Posted in Subjects That Interested Me

What Happened At Dyatlov Pass? – My Thoughts

History's Mysteries Revealed: The Dyatlov Pass Incident — Museum Center at  5ive Points

Content warning

This post talks about death, theories and might contain content that can make some people uncomfortable.
This post was made with no ill intentions to those who lost their lives. 

I claim no ownership of the photos I used in this post.
Please contact me if you’re the copyright owner and want them removed!

Solving the Dyatlov Pass Mystery

What happened?

In 1959, a group of students left to hike the Ural Mountains. They never returned.
Their frozen bodies were discovered with horrific injuries. 

Where the bodies of the victims were found also baffled investigators.
They were found a mile away from their campsite, partially clothed, some not even wearing shoes.
To add to the mystery, these were experienced hikers, they had cut their tent from the inside to escape before their death.
What could have caused them to react this way?
What killed them?

The Mystery of The Dyatlov Pass Incident

Inquest Rulings

The inquest that was opened after the first bodies were found ruled the deaths as hypothermia, which makes sense, Russia has treacherously cold winters, so this is expected.
Those who were found without clothes had more than likely fell victim to paradoxical undressing. This happens during the late stages of hypothermia.
Their injuries can also be explained due to the terrain they were in, animals might’ve eaten parts of the survivors, some were found by a ravine, that could explain the trauma-related injuries.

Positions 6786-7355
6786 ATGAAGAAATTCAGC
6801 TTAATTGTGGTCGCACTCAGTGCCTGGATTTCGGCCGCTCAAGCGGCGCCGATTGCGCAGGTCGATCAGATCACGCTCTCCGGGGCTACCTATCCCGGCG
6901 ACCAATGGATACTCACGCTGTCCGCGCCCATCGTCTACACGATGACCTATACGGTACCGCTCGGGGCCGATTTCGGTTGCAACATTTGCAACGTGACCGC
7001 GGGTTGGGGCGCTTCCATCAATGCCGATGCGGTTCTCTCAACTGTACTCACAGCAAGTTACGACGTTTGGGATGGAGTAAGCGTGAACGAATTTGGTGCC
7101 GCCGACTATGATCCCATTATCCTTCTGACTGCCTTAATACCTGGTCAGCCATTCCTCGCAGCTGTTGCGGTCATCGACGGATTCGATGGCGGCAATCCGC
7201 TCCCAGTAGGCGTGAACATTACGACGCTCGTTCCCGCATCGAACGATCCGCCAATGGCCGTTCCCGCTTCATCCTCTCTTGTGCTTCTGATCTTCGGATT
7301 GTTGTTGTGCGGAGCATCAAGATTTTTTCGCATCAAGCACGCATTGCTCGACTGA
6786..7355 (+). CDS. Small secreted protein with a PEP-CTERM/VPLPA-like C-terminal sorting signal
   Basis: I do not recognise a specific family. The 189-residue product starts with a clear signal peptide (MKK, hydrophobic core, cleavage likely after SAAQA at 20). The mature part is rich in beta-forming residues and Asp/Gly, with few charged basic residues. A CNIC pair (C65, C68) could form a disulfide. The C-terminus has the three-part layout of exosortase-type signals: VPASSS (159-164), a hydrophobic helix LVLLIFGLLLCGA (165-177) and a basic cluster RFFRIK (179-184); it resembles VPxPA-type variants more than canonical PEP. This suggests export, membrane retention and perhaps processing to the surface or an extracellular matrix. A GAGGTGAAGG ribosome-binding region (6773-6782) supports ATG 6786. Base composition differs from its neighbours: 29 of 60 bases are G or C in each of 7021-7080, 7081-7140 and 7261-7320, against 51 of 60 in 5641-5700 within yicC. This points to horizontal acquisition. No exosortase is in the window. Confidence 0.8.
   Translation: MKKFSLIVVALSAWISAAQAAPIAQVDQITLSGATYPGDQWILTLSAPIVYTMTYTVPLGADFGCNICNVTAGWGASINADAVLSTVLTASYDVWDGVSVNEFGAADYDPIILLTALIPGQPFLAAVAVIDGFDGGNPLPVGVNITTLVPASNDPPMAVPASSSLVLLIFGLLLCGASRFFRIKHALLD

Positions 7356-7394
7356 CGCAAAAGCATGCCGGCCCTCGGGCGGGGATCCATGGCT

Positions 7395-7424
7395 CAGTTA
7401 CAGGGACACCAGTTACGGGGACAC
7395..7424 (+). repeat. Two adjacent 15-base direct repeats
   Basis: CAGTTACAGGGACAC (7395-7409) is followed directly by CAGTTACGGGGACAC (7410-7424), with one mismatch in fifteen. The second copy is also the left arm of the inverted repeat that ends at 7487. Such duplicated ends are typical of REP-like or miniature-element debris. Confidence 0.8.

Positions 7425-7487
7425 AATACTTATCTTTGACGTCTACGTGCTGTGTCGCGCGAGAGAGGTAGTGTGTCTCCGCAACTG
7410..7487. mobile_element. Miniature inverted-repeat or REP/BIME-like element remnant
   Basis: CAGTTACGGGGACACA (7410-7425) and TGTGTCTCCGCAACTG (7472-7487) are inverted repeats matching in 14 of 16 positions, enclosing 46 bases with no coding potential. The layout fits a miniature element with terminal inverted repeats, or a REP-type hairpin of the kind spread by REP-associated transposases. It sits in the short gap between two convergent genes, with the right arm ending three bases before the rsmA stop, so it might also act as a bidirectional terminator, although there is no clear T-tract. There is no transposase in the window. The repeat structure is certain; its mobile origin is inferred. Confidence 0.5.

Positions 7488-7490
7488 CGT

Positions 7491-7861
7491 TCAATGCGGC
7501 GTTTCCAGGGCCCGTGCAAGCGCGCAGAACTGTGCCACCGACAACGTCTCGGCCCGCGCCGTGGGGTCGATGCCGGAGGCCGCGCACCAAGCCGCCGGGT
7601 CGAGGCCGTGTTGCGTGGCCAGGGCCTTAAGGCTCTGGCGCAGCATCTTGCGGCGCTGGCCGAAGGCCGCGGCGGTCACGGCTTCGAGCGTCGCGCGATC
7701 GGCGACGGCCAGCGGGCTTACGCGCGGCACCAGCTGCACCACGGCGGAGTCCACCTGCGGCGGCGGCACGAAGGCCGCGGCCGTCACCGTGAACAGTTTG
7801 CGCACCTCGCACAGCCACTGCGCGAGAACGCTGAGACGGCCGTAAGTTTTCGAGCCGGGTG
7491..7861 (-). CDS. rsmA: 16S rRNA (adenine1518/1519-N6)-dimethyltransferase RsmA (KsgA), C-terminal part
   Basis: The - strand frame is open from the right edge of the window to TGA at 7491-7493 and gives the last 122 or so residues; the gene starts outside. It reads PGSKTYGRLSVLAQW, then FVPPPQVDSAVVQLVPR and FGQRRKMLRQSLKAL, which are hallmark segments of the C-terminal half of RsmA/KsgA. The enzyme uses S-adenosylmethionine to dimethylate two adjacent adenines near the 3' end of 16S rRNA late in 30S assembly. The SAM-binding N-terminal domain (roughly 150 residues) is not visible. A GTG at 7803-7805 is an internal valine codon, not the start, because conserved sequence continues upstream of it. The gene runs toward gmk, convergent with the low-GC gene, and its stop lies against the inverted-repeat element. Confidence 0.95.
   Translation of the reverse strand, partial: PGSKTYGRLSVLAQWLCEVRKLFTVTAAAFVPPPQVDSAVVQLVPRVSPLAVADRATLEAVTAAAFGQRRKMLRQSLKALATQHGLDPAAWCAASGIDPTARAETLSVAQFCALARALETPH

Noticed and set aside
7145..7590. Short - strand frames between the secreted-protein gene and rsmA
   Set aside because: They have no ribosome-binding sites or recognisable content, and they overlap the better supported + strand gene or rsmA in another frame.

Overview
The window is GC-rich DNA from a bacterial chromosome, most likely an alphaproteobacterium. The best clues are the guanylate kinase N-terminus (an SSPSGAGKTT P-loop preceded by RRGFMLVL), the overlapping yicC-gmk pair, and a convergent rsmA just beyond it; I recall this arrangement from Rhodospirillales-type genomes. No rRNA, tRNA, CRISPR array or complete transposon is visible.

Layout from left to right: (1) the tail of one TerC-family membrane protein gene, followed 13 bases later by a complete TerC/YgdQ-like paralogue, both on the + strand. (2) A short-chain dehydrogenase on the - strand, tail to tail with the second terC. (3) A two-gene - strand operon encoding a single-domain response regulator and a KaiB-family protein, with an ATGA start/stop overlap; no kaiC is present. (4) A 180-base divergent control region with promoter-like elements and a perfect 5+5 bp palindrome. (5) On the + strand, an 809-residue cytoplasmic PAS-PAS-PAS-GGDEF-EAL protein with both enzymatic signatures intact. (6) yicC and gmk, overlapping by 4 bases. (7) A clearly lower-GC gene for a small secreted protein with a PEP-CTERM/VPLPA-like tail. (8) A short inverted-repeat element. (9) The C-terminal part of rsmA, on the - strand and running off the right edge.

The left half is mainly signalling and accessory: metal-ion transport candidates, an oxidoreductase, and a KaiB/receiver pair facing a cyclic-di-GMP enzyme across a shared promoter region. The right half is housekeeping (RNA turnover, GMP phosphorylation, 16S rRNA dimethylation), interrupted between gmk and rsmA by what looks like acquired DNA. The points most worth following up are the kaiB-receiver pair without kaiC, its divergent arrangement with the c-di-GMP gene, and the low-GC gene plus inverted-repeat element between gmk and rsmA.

The majority of people do not accept this ruling, however.

I’ll be writing a more in depth post about the conspiracy theories surrounding the incident soon.

My Thoughts

I can’t wrap my head around the fact that 9 experienced hikers would just get up and flee their campsite into the cold night without a reason.
One theory mentions they were caught up in an avalanche, but according to reports, the area they ran into did not show any signs of that.
Why would experienced hikers stay in an area if the possibility of an avalanche was present?
The most plausible theory to me involves low frequency sounds inaudible to humans, a post on the subject by explains this better than I can.

The theory put forward by the American researcher Donnie Eichar, as well as by some Russian scientists, is that severe winds blowing over the dome of the mountain created a “Kármán vortex street” of whirlwinds, which produced a low-frequency sound that is not entirely audible but vibrates hair cells in the ear, causing nausea and intense psychological discomfort. Under that onslaught in the pitch dark, the students could have been overcome by feelings of fear and panic.

The Atlantic

This makes much more sense to me, in this type of situation, I can imagine any logic would have been thrown out of the window.
While not to the same extent, as someone who has reacted out of psychological discomfort, I have hidden in public places and even run out of places because the feeling of dread and panic that I had felt was overwhelming.
Imagine being in their situation, I’d probably flee too.

What do you think?

Photo by Cristian Dina on

Thank you for your time, I appreciate you being here.

Stay safe & stay hydrated!


I'm Stacey and I'm 30 years old. I write about life, mental health, video games & everything in between!

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